According to persons with knowledge of the plans, Facebook’s parent company wants to cut costs by at least 10%, while Google has mandated that some staff apply for new positions.
Meta Platforms Inc Cost Reduction Plan
According to persons with knowledge of the company’s plans, Meta Platforms Inc (NASDAQ: META) wants to reduce costs by at least 10% in the upcoming months, including laying off employees. The social media juggernaut is struggling with stagnant growth and heightened competition.
Current and former managers familiar with the situation claim that the Menlo Park, California-based company has quietly begun to let go of a sizable number of employees by reorganizing departments and giving affected workers a limited amount of time to apply for other positions within the organization in order to achieve staffing cuts without issuing pink slips to many workers.
People familiar with the company’s plans say the cuts will be a stepping stone to deeper ones. According to the sources, while some savings are expected from reduced overhead and consulting costs, the majority of savings are expected from reduced employment.
The steps come after several weeks of public remarks by Meta Platforms Inc leadership about the need for hiring freezes and “ruthless prioritizing” of its activities, but without mentioning the word layoffs.
In response to inquiries, Meta Platforms Inc (NASDAQ: META) spokesperson Tracy Clayton cited CEO Mark Zuckerberg’s July declaration that the company would need to reallocate resources toward corporate goals as constraints on the business increase.
We’ve been open about the fact that our teams must change to meet these difficulties, according to Mr. Clayton. Giving displaced workers a window of time to apply for other positions, he claimed, is a way to keep talent that Meta might otherwise lose. How the latest changes have impacted many employees was not disclosed by him.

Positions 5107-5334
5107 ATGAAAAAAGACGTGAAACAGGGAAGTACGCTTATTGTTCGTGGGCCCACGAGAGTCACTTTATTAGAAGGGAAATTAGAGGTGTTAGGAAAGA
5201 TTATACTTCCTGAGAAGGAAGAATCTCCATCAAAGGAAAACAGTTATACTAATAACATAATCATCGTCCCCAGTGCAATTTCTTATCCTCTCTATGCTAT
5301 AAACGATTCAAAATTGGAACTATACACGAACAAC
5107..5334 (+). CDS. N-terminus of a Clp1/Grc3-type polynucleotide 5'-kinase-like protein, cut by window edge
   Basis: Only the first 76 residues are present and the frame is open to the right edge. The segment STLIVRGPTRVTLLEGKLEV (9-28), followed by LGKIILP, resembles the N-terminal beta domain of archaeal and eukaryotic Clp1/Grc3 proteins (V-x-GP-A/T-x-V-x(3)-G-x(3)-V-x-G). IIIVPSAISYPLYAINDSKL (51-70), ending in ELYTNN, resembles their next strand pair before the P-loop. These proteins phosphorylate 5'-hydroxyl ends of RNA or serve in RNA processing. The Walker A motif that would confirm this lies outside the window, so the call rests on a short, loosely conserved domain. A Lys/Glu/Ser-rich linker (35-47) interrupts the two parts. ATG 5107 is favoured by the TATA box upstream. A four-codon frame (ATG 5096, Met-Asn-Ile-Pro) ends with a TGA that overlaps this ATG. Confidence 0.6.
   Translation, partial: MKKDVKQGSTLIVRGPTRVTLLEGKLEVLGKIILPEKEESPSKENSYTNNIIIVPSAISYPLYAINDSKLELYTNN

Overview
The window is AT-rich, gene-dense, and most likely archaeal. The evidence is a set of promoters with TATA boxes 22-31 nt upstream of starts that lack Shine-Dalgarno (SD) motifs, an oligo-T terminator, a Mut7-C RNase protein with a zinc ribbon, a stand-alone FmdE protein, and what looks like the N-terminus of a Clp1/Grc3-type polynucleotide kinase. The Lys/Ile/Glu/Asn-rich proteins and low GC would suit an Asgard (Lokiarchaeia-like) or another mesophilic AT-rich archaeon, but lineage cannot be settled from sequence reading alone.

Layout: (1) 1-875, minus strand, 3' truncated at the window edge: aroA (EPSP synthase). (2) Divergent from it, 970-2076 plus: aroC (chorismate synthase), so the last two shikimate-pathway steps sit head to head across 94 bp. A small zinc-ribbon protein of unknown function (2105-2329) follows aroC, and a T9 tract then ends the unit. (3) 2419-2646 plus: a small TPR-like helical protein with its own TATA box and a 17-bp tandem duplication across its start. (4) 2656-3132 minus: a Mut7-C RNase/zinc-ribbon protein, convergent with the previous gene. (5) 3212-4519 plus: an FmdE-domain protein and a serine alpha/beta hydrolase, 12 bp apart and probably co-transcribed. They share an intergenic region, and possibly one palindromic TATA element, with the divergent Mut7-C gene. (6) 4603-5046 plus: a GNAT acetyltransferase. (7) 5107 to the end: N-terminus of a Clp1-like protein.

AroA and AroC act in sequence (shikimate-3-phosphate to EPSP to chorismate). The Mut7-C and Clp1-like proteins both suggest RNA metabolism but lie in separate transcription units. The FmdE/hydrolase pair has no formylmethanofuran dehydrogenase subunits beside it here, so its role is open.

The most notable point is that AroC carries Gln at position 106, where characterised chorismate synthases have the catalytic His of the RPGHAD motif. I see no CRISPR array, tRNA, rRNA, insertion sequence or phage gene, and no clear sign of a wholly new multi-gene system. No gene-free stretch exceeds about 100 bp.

The company has been reducing its guidance for operational expenses ever since the third quarter of last year. However, the company has never before said that it will naturally lower headcount through means other than attrition.
Some Meta Platforms Inc employees refer to the procedure for reapplying for positions within a specific time frame as “the 30-Day List,” which they refer to as a form of human resources hell.
Employees whose responsibilities are abolished are vulnerable to firing if they can’t find a new job within a month, a strategy that has long been used by Meta Platforms Inc, the parent company of Facebook, as of last year. Numerous other businesses likewise attempt to redeploy workers whose groups are dissolved or reformed.
In the past, at Meta Platforms Inc, only those workers who were viewed negatively were frequently denied promotions. According to those impacted by this, employees with solid reputations and positive performance ratings are now routinely being let go.
The number of employees recorded by Meta at the end of the second quarter was 83,553, which is a 32% rise over the same time the previous year.
Alphabet Inc. has implemented its cost-cutting measures.
Google has also mandated that some employees apply for new positions to stay at the company. According to persons familiar with the decision, Google informed about half of the more than 100 staff members at Area 120, the company’s startup incubator, last week that they had 90 days to find other roles.
According to those familiar with the procedure, Google typically provides employees who have had their jobs slashed 60 days to apply for other positions inside the company. However, Area 120 employees usually get a longer time if their projects are canceled.
For a group of more than 100 employees in the cloud computing sector, more than 1,400 Google employees signed a petition in March asking the corporation to extend the standard 60-day timeframe to 180 days. They cited the “barriers to transfer that many workers encounter.”
A Google official claimed that over 95% of workers who desired to remain with the company did so within the time allotted for notice. At the end of the second quarter, Alphabet had 174,014, up 20.8% from the same period last year.
After the largest corporations hired quickly during the pandemic, there have been significant personnel reductions in Silicon Valley. Tom Allison, the CEO of the Facebook app, penned a document titled “Why is Hiring So Hard Right Now?” in May 2021. “There is a significant discrepancy between our employment needs and skill availability,” Mr. Allison bemoaned. The organization, he said, was recruiting additional recruiters when the shortage of engineers was at its worst, but even those were difficult to come by.
Featured Image: Megapixl © Michaelvi